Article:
The participants expressed their expectations and concerns regarding human biomonitoring and their views regarding the responsibilities of business and industry, politicians, scientists and consumers in preventing the emission of pollutants and in minimising exposure.

A central focus of the discussion was the range of options that consumers have for preventing their own exposure, as well as the limits they face in terms of access to information and opportunities for changing consumption patterns.

Consumers face an overload of often contradictory information on product safety, which is difficult to evaluate in terms of trustworthiness and technical details. Consumers also have to juggle different priorities in their busy lives and may face financial constraints that oblige them to purchase cheaper products, likely to contain hazardous properties.

Therefore, as several participants emphasized, it is not enough to just inform consumers, it is also important that the political, business and scientific communities collaborate to foster conditions that prevent the exposure to dangerous substances.

The scientific community has an important role in providing information that is trustworthy, clear and factual. Research should produce detailed knowledge about new substances,  including long-term studies, and produce quality data to be shared across European research institutions. This should include the dissemination of information about alternative, less harmful substances. Science should act as a “bridge between the government and the industry”.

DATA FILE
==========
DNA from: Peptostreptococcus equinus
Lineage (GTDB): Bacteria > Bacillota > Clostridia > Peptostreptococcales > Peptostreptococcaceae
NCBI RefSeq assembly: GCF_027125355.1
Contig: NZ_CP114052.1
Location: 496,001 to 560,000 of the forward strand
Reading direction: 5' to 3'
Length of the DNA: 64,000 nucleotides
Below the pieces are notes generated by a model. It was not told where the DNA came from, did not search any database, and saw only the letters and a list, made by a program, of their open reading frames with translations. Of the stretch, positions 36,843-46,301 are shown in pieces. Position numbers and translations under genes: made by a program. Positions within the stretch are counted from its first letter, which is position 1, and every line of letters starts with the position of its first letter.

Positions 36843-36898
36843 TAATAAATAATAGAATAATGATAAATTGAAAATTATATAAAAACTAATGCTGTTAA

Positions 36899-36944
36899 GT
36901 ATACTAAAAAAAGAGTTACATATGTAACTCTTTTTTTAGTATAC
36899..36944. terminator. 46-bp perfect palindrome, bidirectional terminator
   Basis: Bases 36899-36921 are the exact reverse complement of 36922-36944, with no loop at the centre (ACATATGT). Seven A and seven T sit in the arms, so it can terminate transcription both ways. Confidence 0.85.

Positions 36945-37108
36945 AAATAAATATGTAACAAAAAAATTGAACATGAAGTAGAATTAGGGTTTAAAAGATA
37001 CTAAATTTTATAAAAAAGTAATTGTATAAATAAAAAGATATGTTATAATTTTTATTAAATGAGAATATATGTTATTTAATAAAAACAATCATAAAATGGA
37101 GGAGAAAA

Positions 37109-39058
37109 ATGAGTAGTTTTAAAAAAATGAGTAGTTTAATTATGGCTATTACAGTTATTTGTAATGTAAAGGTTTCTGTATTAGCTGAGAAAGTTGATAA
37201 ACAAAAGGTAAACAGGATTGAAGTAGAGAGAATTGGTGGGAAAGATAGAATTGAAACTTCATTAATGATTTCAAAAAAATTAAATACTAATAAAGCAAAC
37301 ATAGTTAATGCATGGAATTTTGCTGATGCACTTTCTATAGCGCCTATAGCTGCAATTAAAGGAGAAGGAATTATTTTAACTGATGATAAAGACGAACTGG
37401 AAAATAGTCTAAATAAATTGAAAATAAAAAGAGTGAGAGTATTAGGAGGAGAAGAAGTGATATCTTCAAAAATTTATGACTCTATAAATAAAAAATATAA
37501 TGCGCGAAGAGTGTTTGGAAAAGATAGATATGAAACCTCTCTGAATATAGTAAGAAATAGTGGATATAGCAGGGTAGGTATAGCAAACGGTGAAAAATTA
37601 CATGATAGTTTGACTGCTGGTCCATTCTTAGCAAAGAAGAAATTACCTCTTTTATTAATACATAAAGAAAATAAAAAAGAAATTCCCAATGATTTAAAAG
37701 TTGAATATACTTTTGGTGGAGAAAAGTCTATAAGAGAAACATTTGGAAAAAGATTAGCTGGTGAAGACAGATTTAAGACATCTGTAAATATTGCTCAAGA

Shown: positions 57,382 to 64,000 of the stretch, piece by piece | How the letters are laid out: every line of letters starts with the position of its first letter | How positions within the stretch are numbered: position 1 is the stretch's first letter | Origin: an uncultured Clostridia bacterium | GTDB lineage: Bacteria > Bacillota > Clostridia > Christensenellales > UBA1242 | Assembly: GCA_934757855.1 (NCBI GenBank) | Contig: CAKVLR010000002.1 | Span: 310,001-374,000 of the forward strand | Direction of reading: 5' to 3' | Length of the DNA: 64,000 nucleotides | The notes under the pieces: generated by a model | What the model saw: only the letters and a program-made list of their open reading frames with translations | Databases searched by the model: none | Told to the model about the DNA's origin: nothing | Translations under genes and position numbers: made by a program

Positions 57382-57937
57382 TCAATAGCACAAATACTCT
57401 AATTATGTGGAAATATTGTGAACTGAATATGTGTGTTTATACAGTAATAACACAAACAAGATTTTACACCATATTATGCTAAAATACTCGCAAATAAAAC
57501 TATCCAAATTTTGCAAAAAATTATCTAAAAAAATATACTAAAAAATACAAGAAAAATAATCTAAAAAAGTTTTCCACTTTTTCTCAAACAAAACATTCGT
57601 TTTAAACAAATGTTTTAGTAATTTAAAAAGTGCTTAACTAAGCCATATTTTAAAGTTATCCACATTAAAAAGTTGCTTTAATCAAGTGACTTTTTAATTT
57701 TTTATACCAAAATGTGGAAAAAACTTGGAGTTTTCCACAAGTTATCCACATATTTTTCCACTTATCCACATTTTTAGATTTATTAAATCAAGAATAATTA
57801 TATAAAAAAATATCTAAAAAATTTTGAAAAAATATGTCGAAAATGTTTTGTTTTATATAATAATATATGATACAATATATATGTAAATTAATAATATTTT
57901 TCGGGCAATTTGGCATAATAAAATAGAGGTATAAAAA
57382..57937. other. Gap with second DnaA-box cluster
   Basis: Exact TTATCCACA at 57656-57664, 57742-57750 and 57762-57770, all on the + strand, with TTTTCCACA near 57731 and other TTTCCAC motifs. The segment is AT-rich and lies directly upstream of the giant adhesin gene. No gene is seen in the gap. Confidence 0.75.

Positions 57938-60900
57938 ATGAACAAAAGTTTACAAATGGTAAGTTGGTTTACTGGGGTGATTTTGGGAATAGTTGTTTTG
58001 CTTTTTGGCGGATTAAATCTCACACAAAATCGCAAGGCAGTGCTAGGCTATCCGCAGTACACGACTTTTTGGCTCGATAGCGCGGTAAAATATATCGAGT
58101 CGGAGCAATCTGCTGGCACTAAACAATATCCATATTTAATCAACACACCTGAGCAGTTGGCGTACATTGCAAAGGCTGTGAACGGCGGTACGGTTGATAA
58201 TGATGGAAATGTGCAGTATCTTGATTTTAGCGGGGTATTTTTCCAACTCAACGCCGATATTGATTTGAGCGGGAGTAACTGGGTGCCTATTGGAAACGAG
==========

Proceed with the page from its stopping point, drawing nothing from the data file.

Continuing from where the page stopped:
Business and industry were seen by citizens as responsible for not using harmful substances in their production processes or products. They have a principle role in scientific innovation, ensuring the safety of their employees and providing information regarding the occurrence of potentially harmful substances to consumers.

Regarding policies, participants called for bans of harmful substances, promoting less harmful alternatives and subsidising industry to minimise pollution. Regarding policy making, participants called for:

  • clarification of how scientific evidence feeds into the development of policy measures;
  • prevention of a disproportionate influence of industry on the regulatory process;
  • enhanced public influence; and
  • strong and transparent chemicals regulation at European Union level.

The citizens participating in the workshop expressed the view that a sustainable and harmonized European human biomonitoring network would help to better protect human health and the environment.

Communicating and disseminating results

The participants underlined the importance of communicating and disseminating scientific knowledge regarding chemicals in products, environmental pollutants and associated health risks.

Citizens in the focus group proposed how to make scientific knowledge more accessible and easier to access when making purchasing decisions in everyday life. Suggestions include:

  • Using non-technical language;
  • Clearly labelling products that contain hazardous substances;
  • Producing a publicly accessible database of harmful substances;
  • Educating school children regarding food contaminants and relevant publically available information; and
  • Offering trainings and counselling for the general public and for employees in the retail sector about harmful substances in the products they sell so they can advise consumers.

Reflections on specific chemical uses and substances

Principle concerns flagged by focus group included pesticides in food and food additives, as well as chemicals in consumer products, such as fabrics, cleaning and care products and cosmetics.

Regarding specific substances, those best known by most respondents, such as mercury, arsenic, lead and bisphenol A, were also those rated as the most hazardous.

Interestingly, substances considered to be safe included pesticides authorised in the European Union and nanomaterials. This may be influenced by a general level of trust in European Union regulations regarding pesticides and the application of nanomaterials.